Since its formation in 1960, the Organization of the Petroleum Exporting Countries (OPEC) has attracted international interest. Its classification, influence and outlook have divided analysts. The last few years have been particularly interesting. Following the oil price collapse in 2014, some commentators wrote OPEC’s obituary. They announced that time was up for the group, which had “practically stopped existing as a united organization,” to use the words of Igor Sechin, CEO of Russian state-owned oil giant Rosneft.
When OPEC managed to reach a deal in December 2016 with non-OPEC producers led by Russia to form the so-called OPEC+, it regained much of its political and economic clout. After the organization’s June 2018 meeting, some analysts even predicted the birth of a new OPEC – a “Super OPEC.” Meanwhile, in the United States, Senator Chuck Grassley introduced a bill dubbed “No Oil Producing and Exporting Cartels,” or NOPEC, which, if passed, would allow the U.S. attorney general to sue OPEC for price manipulation under the Sherman Antitrust Act. In response, some commentators warned that oil market volatility would increase without OPEC. They may be right, but only in the short term.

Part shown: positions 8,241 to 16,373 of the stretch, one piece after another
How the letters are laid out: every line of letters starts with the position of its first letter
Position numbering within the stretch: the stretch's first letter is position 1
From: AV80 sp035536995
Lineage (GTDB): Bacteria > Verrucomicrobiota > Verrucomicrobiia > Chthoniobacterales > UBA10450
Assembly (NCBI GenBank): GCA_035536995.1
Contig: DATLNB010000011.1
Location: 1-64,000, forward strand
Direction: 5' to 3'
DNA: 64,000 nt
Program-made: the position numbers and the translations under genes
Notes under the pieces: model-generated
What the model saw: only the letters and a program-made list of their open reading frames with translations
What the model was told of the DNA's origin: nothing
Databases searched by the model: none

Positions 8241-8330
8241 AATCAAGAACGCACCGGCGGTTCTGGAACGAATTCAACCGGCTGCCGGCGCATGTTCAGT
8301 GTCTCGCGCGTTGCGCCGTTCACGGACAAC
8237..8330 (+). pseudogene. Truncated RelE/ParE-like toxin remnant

This contrast in perspectives has accompanied OPEC throughout its history and it is unlikely to be resolved any time soon. The outlook for the organization largely depends on the future of oil markets, and especially on when oil falls out of fashion. But as gloomy as the latter scenario might appear for the organization, it could make OPEC very effective in defending oil prices.